COVID-19 UPDATES: All the stories and commentaries on Coronavirus, in one place


As Outbreak Persists, Leaders Should Lead by Example


October 24 , 2020
By Eden Sahle ( Eden Sahle is founder and CEO of Yada Technology Plc. She has studied law with a focus on international economic law. She can be reached at edensah2000@gmail.com. )


Eritrean President Isaias Afeworki came to Ethiopia recently. Together with Prime Minister Abiy Ahmed (PhD), they visited public places such as the Grand Ethiopian Renaissance Dam (GERD), the Bishoftu site of the Ethio-Engineering Group, and the Ethiopian Air Force.

To give credit where it is due, the duo wore face masks during their appearance at some of these places. But there were also instances where they were not wearing them. They were even laxer on following physical distancing guidelines, often seen standing close to each other and surrounded by several people.

If indeed Prime Minister Abiy and President Isaias are getting daily Novel Coronavirus (COVID-19) tests, it should have been made public. If there is a reason why guidelines such as physical distancing rules do not apply to them, it should have been explained.

The appearance of the leaders in such manners was irresponsibility on their part. It should have been evident that their actions are scrutinised and even imitated by the public. Anyone can make mistakes that are just part of life, and leaders are not immune. Nevertheless, when mistakes become a habit, the negative consequences have far-reaching impacts, inducing public apathy to follow infection prevention guidelines.

During a pandemic, not wearing face masks says much about a person. Not taking preventive measures advised by public health professionals reveals not just passivity but also obliviousness in protecting others. It seems even leaders are having difficulties to accept that the old way of life is gone for the foreseeable future.

We are all in the position of choosing to make daily decisions in our everyday lives that have major consequences on public health. It is disappointing to find leaders on the wrong side of this choice.

We all have it within our power to choose to be safe, and we need to portray responsible lifestyles for others to also take responsibility. Leaders should be the examples implementing safety precautions doing what they preach to us to carry out.

Although there are few people who are cautious in protecting themselves and others, many believe that the threat of the virus has expired with the state of emergency decree and the opening of previously closed places of gathering, such as cinemas. This is even as the proportion of positive COVID-19 cases to the number of tests is going up, sometimes at over 10pc of the whole that gets tested. This shows a deep community transmission rate.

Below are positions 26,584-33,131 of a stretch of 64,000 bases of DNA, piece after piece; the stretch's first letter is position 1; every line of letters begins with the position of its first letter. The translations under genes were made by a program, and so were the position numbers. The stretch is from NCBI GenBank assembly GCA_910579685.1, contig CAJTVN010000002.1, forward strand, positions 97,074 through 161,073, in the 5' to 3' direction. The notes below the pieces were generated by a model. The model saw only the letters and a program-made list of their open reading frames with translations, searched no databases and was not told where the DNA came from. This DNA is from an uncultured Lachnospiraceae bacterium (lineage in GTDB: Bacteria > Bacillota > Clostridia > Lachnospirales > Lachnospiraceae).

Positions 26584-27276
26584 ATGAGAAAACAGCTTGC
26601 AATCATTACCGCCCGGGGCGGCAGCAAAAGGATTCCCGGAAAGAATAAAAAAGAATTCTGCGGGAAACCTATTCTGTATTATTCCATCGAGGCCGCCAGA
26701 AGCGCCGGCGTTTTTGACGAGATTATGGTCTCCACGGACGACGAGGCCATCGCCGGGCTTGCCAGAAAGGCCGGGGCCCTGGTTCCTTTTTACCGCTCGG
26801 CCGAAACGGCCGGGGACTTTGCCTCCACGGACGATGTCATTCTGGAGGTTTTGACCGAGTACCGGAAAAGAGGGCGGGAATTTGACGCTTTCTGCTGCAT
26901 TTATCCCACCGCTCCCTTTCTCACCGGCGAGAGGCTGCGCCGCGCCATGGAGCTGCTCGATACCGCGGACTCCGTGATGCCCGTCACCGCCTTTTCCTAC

The recently loosened restrictions do not take away the uncertainties we face from the pandemic. This is true even for leaders who have the luxury of sheltering in the most secured and safe environments. The loosening of restrictions is in fact just a response to the heavy hits the economy is taking and should not serve to dissuade us from taking safety precautions.

This is why extreme responsibility needs to be carried out by leaders to act as role models that can make real differences for all citizens to create awareness. Without exemplary and strict implementation of infection safety measures, opportunities to prevent the spread of the virus can be wasted.

Government actions should manifest core infection prevention etiquette, not violate it in front of us. Lack of accountability on the government’s side is a critical issue, because leaders are the face of a nation. When they show a poor culture of accountability to guidelines, reluctance becomes rampant.

In the public’s eye, everything officials do, even when they do not mean it, reverberates within the public. Like it or not, they are representative of the body politic. Their actions speak louder than public health officials’ guides and words. Leaders are simply seen more often, and their actions are more emotionally resonant. But public guidelines mostly come off as aloof and distant. They do not influence us nearly as much in our subconscious.

The only way to change the dangerous hesitancy currently taking place in Ethiopia, where leaders and people are ignoring what is expected of them, is to take health professionals as seriously as possible. Protecting the public from infection requires applying and understanding the broader responsibility we all possess for ourselves and others. We all should actively get involved to prevent the virus from our homes and country, and leaders should not be the exception in this effort.



PUBLISHED ON Oct 24,2020 [ VOL 21 , NO 1069]



Eden Sahle is founder and CEO of Yada Technology Plc. She has studied law with a focus on international economic law. She can be reached at edensah2000@gmail.com.






Editors' Pick




Editorial




Fortune news



Drop us a message

Or see contact page